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York is a cathedral city with Roman origins, sited at the confluence of the rivers Ouse and Foss in North Yorkshire, England. It is the historic county town of Yorkshire. The city has long-standing buildings and other structures, such as a minster, castle, and city walls. It is the largest settlement and the administrative centre of the wider City of York district which covers an area larger than the city itself. The city centre which is an unparished area had a population of 117,724. While the district had a population of 210,618.

Quick facts: York, Area, Population, • Density, Unita...

Clockwise from the top left: Micklegate Bar, York Minster from York City Walls, Lendal Bridge, aerial of York and York Castle.
Location within North Yorkshire
Area687 km2 (265 sq mi)
Population117,724 (2021 Census) [1]
 Density171/km2 (440/sq mi)
Unitary authority
Shire county
Sovereign stateUnited Kingdom
Post townYork
Postcode districtYO
List of places
53.960106°N 1.078017°W / 53.960106; -1.078017

The city was founded under the name of Eboracum in 71 AD. It then became the capital of the Roman province of Britannia Inferior, and later of the kingdoms of Deira, Northumbria, and Jórvík. In the Middle Ages, it became the northern England ecclesiastical province's centre, and grew as a wool-trading centre.[2] In the 19th century, it became a major railway network hub and confectionery manufacturing centre. During the Second World War, part of the Baedeker Blitz bombed the city; it was less affected by the war than other northern cities, with several historic buildings being gutted and restored up to the 1960s.[3]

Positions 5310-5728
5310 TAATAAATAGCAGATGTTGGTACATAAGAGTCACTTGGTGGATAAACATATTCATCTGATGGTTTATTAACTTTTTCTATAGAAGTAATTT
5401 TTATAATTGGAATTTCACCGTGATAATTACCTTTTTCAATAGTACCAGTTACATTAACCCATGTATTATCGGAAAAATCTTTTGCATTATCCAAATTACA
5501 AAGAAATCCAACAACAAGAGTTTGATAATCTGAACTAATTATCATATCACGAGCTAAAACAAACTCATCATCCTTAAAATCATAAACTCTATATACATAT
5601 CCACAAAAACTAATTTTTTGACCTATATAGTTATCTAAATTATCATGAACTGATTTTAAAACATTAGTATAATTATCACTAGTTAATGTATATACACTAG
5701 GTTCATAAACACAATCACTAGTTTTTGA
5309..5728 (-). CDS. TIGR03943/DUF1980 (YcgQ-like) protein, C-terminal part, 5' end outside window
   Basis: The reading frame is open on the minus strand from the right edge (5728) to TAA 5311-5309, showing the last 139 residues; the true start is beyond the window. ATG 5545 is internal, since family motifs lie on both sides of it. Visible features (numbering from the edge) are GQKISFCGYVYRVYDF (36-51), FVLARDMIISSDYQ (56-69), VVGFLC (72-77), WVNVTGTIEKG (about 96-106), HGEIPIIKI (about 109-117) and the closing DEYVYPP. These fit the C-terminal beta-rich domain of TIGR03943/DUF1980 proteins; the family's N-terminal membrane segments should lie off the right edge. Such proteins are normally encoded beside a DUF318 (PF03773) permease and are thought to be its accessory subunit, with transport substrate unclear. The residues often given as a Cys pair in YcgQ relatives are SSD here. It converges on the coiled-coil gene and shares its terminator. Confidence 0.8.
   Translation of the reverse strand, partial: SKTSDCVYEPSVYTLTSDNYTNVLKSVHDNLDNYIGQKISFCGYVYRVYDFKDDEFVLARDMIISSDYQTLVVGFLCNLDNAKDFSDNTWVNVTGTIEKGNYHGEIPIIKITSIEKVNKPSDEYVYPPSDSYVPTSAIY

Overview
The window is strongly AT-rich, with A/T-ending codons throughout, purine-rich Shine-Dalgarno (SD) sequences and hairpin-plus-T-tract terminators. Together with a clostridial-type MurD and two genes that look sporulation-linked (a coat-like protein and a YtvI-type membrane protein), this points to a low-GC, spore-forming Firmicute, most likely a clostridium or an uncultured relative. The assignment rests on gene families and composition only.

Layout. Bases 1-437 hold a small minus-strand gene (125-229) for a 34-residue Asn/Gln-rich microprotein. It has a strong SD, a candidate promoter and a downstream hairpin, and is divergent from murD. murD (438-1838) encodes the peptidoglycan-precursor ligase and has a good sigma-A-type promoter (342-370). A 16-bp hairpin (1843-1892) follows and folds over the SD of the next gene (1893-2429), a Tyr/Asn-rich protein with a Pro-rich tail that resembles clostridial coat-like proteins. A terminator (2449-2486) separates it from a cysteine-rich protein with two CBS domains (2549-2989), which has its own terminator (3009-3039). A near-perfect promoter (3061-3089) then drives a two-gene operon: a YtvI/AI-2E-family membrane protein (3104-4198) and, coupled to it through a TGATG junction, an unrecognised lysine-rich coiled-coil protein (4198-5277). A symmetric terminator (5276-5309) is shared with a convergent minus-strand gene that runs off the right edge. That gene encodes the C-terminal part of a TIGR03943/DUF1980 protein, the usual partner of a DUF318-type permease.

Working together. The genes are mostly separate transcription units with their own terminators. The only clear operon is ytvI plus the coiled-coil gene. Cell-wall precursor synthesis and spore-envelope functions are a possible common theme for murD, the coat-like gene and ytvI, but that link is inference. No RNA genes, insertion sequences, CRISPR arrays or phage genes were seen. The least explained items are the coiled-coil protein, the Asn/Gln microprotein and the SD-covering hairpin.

The city is one of 15 in England to have a lord mayor, and one of two to have The Right Honourable title affixed, the other being London's. Historic governance of the city was as a county corporate, not included in the county's riding system. The city has since been covered by a municipal borough, county borough, then a non-metropolitan district. Surrounding villages and rural areas, including Haxby, are included in the current district; this district's local council is responsible for providing all local services and facilities throughout this area. The city had a population of 153,717 in the 2011 census;[4] the wider district had a mid-2019 est. population of 210,618, making it the 87th most populous in England. According to 2021 census data, York has population of 202,800 that is a 2.4% increase compared to 2011 census.[5]